June 17, 2022
Friday the Bureau of Labor Statistics reported the May inflation numbers and they didn’t show any improvement. We have been in this above 4% inflation environment for over a year, and this latest print of 8.6% is the highest since December 1981. So it’s a good question to ask: Will this hot inflation cool off?
Monday, we got an answer from The US Federal Reserve. That answer was: Yes if we have anything to say about it.
The inflation report showed broad based inflation, lead by energy up 34.6%, Used cars up 16.1% and food up 10.1%. More importantly shelter was up 5.5%, a big component of the core index.
Monday afternoon, the Wall Street Journal reported the Fed was considering a 75 basis point increase in the Overnight Fed Funds rate. This is an increase from their previous pace of 50 basis point increases, which was an increase from their traditional 25 basis point increases. On Wednesday, the Fed followed through and raised rates 75 basis points but stressed 75 basis point increases would not be “Common”.
But is this going to work? Looking at some statistics reported this week: Retail sales MoM down 0.3%, Housing starts MoM down 14.4%, Building permits MoM down 7.0%, we can see the impact of higher rates working through the economy. This is a battle of supply and demand. Given supply chain snarls, COVID lockdowns and the war in Ukraine, there is not much the Fed can do about supply. Demand on the other hand, can be affected by higher rates at the consumer, business, and government level. With this rate increase and these and other economic releases, the likelihood of recession has increased. However, as we mentioned last week, we don’t expect it to be deep, but we do expect it to cause a lot of volatility and spread widening. We continue to hold on to high quality investments, lighten our credit exposure and have a plan to buy when the time is right.
-Peter Baden, CFA
Chief Investment Officer
Click on the above links for more information on important investment and economic concepts.
Source of Interest Rates: US Treasury Yields via Bloomberg LP see footnote at the bottom of this e-mail for which indexes are used.
Contact Genoa Asset Management
William (Kip) Weese
SVP, Intermediary Sales
Northeast & South West
VP, Intermediary Sales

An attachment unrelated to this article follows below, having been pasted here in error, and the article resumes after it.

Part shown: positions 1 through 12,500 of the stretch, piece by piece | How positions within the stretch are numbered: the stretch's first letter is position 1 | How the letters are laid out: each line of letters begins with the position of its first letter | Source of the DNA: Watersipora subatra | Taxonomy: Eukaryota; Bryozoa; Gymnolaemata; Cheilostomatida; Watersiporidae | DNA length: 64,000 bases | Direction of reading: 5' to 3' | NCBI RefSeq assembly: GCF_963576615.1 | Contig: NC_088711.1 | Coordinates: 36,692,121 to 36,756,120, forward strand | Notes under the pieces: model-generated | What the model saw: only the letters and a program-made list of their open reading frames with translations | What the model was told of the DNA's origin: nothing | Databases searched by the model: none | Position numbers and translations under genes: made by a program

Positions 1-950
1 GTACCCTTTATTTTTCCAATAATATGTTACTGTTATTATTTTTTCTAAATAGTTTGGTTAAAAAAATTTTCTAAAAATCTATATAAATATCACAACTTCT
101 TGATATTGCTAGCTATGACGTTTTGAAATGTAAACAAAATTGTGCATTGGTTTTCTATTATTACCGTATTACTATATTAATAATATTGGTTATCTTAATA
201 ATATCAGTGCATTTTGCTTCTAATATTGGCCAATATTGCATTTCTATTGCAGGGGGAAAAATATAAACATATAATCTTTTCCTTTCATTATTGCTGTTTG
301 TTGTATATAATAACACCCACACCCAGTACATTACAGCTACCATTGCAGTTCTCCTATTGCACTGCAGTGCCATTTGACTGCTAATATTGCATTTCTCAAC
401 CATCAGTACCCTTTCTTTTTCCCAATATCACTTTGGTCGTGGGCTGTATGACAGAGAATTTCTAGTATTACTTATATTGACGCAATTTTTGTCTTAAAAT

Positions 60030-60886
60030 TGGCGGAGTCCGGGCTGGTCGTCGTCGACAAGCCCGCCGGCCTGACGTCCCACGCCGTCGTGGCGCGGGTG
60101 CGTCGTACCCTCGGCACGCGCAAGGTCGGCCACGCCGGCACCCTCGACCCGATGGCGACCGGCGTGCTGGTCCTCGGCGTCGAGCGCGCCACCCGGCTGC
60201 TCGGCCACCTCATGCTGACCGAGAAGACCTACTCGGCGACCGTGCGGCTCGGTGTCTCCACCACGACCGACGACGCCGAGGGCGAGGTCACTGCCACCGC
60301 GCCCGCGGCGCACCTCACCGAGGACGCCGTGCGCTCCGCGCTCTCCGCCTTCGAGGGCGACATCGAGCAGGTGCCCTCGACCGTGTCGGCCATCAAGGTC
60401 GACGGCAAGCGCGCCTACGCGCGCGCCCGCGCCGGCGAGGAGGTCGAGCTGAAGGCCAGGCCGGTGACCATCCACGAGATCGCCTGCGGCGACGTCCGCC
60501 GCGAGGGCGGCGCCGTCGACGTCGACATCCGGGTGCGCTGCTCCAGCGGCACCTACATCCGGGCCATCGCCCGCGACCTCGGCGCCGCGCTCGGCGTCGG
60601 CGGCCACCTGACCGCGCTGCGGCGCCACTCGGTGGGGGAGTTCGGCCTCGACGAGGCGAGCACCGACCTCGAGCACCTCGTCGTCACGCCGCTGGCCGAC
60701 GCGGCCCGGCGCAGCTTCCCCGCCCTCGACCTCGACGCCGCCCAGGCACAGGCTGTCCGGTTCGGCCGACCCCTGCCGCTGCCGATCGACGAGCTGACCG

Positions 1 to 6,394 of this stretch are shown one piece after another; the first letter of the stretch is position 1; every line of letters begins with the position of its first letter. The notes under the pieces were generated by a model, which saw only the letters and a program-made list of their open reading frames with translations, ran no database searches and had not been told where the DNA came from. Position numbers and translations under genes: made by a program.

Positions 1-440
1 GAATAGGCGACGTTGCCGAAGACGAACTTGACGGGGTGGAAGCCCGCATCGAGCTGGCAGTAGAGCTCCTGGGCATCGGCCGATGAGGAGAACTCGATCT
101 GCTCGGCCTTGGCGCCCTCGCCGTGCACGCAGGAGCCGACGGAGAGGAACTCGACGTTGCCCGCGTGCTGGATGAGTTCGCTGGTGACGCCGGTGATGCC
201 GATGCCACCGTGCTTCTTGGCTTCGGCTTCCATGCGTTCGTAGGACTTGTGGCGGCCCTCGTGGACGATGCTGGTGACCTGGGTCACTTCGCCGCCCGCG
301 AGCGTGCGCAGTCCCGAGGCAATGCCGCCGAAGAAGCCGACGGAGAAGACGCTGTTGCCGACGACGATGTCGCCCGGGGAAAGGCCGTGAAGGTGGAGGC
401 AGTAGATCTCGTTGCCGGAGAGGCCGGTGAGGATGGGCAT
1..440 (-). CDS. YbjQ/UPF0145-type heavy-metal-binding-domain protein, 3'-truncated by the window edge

VP, Intermediary Sales
North Central & North West
Indexes used for AAA Municipal Yields
2 Year: BVAL Municipal AAA Yield Curve (Callable) 2 Year (Symbol: CAAA02YR BVLI)
5 Year: BVAL Municipal AAA Yield Curve (Callable) 5 Year (Symbol: CAAA04YR BVLI)
10 Year: BVAL Municipal AAA Yield Curve (Callable) 10 Year (Symbol: CAAA10YR BVLI)
30 Year: BVAL Municipal AAA Yield Curve (Callable) 30 Year (Symbol: CAAA30YR BVLI)
Indexes used for US Treasury Yields
2 Year: US Generic Govt 2 Year Yield (Symbol: USGG2YR)
5 Year: US Generic Govt 5 Year Yield (Symbol: USGG5YR)
10 Year: US Generic Govt 10 Year Yield (Symbol: USGG10YR)
30 Year: US Generic Govt 30 Year Yield (Symbol: USGG30YR)
F/m Investments, LLC, doing business as Genoa Asset Management (Genoa), is an investment advisor registered under the Investment Advisers Act of 1940. Registration as an investment adviser does not imply any level of skill or training. The oral and written communications of an adviser provide you with information about which you determine to hire or retain an adviser. For more information please visit: https://adviserinfo.sec.gov/ and search our firm name. The opinions expressed herein are those of Genoa and may not come to pass. The material is current as of the date of this presentation and is subject to change at any time, based on market and other conditions. The information presented in the material is general in nature and is not designed to address your investment objectives, financial situation or particular needs. Prior to making any investment decision, you should assess, or seek advice from a professional regarding whether any particular transaction is relevant or appropriate to your individual circumstances. The information presented does not involve the rendering of personalized financial, legal or tax advice, but is limited to the dissemination of general information for educational purposes. Please consult financial, legal or tax professionals for specific information regarding your individual situation. This information does not constitute a solicitation or an offer to buy or sell any securities. Although taken from reliable sources, Genoa cannot guarantee the accuracy of the information received from third parties. Charts, diagrams, and graphs, by themselves, cannot be used to make investment decisions. Investing involves risk of loss, including loss of principal. Past performance is no guarantee of future results. An index is a portfolio of specific securities, the performance of which is often used as a benchmark in judging the relative performance of certain asset classes. Indexes are unmanaged portfolios and investors cannot invest directly in an index. An index does not charge management fees or brokerage expenses, and no such fees or expenses were deducted from the performance shown.